|-2. David BRONAUGH  (b.Abt 1695)
 |-2. Rosamond BRONAUGH
  | sp: (Mr.) STEWARD
 |-2. Col. Jeremiah (Jr.) BRONAUGH  (b.25 Feb 1702 d.11 Nov 1749-Brunswich Parish,King George County,VA)
 | sp: Simpha Rosa Enfield MASON ( widow of John Dinwiddie)
 |  |-3. William BRONAUGH
  |  |   sp: UNKNOWN
 |  |-3. John BRONAUGH  (d.1777/1778-Fauquier Co.,VA)
 |  | sp: Mary Anne CARTER
 |  |-3. Mary BRONAUGH
  |  |-3. Ann BRONAUGH
  |  +-3. Elizabeth BRONAUGH
  |-2. Samuel BRONAUGH  (b.1705 d.Abt May 1741-Prince William Co.,VA)
 | sp: Catherine TALIAFERRO
 |  |-3. Francis BRONAUGH
  |  +-3. Thomas BRONAUGH
  +-2. ELIZABETH BRONAUGH  * (b.1710/1713-Prince William Co.,VA d.Abt 1789-Prince William Co.,VA)
   sp: Capt./ Judge JOHN (II) * WRIGHT (b.1706/1707-Copel Parrish,Lower Machodoc,Westmoreland Co.,VA m.1728 d.27 Feb 1792-Fauquier County,VA)
    |-3. JOHN (III) WRIGHT * Capt. of Militia (b.30 Oct 1728-Prince William Co.,VA d.30 Oct 1789-Deep Creek,Surry Co.,VA)
    | sp: ANN WILLIAMS * (b.15 Oct 1738-Fauquier Co.,VA m.1753 d.Oct 1825-Surry County,NC)
    |-3. William WRIGHT   (died 1809)  (see article about William Wright)
    |-3. Elizabeth WRIGHT (b.1741 d.Abt 1822-Fauquier Co.,VA)
    | sp: Shadrack PARLOW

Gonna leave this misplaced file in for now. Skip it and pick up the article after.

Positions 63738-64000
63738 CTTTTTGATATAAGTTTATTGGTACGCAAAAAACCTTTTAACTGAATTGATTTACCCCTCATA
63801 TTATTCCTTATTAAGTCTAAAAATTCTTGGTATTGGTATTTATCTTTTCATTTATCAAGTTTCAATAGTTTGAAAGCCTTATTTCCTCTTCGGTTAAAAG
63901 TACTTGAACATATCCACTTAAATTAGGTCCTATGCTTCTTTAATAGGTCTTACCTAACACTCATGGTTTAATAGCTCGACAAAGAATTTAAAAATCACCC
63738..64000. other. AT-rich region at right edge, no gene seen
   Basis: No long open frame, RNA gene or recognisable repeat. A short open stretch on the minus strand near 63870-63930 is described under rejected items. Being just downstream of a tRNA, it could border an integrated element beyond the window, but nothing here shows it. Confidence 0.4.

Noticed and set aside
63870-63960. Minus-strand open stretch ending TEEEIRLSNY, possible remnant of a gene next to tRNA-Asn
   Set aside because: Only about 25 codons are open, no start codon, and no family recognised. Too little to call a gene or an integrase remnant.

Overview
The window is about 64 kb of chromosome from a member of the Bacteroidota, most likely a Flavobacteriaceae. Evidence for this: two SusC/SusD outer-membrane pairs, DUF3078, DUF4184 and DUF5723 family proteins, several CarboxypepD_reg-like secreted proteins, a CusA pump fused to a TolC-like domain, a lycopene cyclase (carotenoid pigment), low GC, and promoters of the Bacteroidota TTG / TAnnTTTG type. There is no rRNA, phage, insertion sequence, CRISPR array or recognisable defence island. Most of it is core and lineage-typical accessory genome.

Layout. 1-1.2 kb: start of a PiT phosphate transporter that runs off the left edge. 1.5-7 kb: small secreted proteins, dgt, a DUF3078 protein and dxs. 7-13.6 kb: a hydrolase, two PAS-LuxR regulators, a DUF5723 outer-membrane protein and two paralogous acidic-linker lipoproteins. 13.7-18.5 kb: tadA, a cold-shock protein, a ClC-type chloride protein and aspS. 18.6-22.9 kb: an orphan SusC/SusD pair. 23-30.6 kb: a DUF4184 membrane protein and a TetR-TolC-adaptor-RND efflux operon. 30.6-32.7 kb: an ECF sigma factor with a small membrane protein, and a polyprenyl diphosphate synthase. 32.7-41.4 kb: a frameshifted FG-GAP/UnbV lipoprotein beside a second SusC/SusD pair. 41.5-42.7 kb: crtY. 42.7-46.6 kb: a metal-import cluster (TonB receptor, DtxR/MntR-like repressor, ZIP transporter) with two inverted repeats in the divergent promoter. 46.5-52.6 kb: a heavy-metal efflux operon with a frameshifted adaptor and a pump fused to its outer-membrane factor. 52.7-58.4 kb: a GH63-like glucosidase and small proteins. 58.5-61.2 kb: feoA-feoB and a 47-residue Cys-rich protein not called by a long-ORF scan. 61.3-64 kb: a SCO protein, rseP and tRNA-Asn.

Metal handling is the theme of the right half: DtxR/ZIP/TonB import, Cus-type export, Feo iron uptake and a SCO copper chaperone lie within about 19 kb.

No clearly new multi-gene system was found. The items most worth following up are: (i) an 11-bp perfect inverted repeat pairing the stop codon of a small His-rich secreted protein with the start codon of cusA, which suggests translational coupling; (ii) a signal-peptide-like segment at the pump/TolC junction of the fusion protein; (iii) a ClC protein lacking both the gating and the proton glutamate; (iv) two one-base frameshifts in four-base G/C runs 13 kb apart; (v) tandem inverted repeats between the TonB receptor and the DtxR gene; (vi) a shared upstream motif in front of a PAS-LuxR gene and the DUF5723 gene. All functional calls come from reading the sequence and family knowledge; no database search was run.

|-3. Rosamond WRIGHT (b.1746 d.1804-Fauquier Co.,VA)
    |-3. Mary WRIGHT (b.Abt 1745)
    |-3. Maj./Rev. James WRIGHT
    |-3. Francis WRIGHT
    +-3. Richard WRIGHT

I would love to hear from other descendants of Jeremiah Bronaugh.   I have made no concerted effort to research the other children of Jeremiah.    Our descent is through his daughter Elizabeth.    

ELIZABETH BRONAUGH, daughter of Jeremiah Bronaugh, was born about 1710 in Prince William County, VA.      My notes about Elizabeth state:  “The second great figure in the study of this Wright family is Anne Reed Ritchie, whose three publications (1973, 1979, and 1982) greatly amplified our knowledge of the Wright descendants. One of Mrs. Ritchie’s greatest contributions, however, was to identify the wife of  John Wright (ca 1705-1792) as Elizabeth Bronaugh, (ca 1705-1789), widow of Waugh Darnall (and not Darnall’s daughter, as Hoppin had misstated.)  Mrs. Ritchie’s research is all the more remarkable, since she worked from her home in a small town in Oregon with only the most limited access to the genealogical literature, to libraries and record repositories.”   Elizabeth died about 1789.     LDS Ancestrial file has her death in Hamilton Parish, Fauquier Co., Virginia.; but I have also seen that she died in Prince William Co.    

Elizabeth married JOHN WRIGHT (II) - born about 1706/1707 in Copel Parrish, Lower Machodoc, Westmoreland Co., VA.    John was the son of Maj. John Wright & Dorothy.      "The Washington-Wright Connection" by Charles Arthur Hoppin, 1923, tells us about the Wright family of Virginia.     

Always interested in hearing from others who are researching the Bronaugh family!